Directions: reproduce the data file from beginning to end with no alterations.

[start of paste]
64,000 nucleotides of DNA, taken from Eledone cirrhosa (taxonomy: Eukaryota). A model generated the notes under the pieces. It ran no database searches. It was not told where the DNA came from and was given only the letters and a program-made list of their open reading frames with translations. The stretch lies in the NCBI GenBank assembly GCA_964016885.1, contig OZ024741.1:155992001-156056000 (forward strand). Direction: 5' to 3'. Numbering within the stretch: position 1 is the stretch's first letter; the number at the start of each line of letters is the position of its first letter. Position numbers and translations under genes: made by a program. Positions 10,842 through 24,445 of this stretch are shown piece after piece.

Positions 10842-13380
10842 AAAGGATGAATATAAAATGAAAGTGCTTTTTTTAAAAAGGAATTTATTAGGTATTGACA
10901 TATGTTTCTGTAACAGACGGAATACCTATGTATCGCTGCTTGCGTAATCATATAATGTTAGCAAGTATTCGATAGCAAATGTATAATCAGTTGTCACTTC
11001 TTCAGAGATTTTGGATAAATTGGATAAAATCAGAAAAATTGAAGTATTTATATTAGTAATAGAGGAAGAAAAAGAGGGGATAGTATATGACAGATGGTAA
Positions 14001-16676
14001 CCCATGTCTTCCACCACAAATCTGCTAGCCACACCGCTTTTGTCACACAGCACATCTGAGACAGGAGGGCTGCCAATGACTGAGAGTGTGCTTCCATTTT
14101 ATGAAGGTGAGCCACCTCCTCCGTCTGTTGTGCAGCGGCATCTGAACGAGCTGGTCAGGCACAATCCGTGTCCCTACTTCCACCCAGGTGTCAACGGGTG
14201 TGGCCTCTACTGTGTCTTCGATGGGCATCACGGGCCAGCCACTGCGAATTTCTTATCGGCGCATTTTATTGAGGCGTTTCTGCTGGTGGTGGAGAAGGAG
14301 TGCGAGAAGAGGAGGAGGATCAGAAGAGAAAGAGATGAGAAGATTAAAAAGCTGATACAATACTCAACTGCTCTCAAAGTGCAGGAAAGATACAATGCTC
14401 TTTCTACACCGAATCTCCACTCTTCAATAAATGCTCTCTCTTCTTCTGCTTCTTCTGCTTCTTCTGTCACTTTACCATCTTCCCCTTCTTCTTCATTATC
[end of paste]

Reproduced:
64,000 nucleotides of DNA, taken from Eledone cirrhosa (taxonomy: Eukaryota). A model generated the notes under the pieces. It ran no database searches. It was not told where the DNA came from and was given only the letters and a program-made list of their open reading frames with translations. The stretch lies in the NCBI GenBank assembly GCA_964016885.1, contig OZ024741.1:155992001-156056000 (forward strand). Direction: 5' to 3'. Numbering within the stretch: position 1 is the stretch's first letter; the number at the start of each line of letters is the position of its first letter. Position numbers and translations under genes: made by a program. Positions 10,842 through 24,445 of this stretch are shown piece after piece.

Positions 10842-13380
10842 AAAGGATGAATATAAAATGAAAGTGCTTTTTTTAAAAAGGAATTTATTAGGTATTGACA
10901 TATGTTTCTGTAACAGACGGAATACCTATGTATCGCTGCTTGCGTAATCATATAATGTTAGCAAGTATTCGATAGCAAATGTATAATCAGTTGTCACTTC
11001 TTCAGAGATTTTGGATAAATTGGATAAAATCAGAAAAATTGAAGTATTTATATTAGTAATAGAGGAAGAAAAAGAGGGGATAGTATATGACAGATGGTAA
Positions 14001-16676
14001 CCCATGTCTTCCACCACAAATCTGCTAGCCACACCGCTTTTGTCACACAGCACATCTGAGACAGGAGGGCTGCCAATGACTGAGAGTGTGCTTCCATTTT
14101 ATGAAGGTGAGCCACCTCCTCCGTCTGTTGTGCAGCGGCATCTGAACGAGCTGGTCAGGCACAATCCGTGTCCCTACTTCCACCCAGGTGTCAACGGGTG
14201 TGGCCTCTACTGTGTCTTCGATGGGCATCACGGGCCAGCCACTGCGAATTTCTTATCGGCGCATTTTATTGAGGCGTTTCTGCTGGTGGTGGAGAAGGAG
14301 TGCGAGAAGAGGAGGAGGATCAGAAGAGAAAGAGATGAGAAGATTAAAAAGCTGATACAATACTCAACTGCTCTCAAAGTGCAGGAAAGATACAATGCTC
14401 TTTCTACACCGAATCTCCACTCTTCAATAAATGCTCTCTCTTCTTCTGCTTCTTCTGCTTCTTCTGTCACTTTACCATCTTCCCCTTCTTCTTCATTATC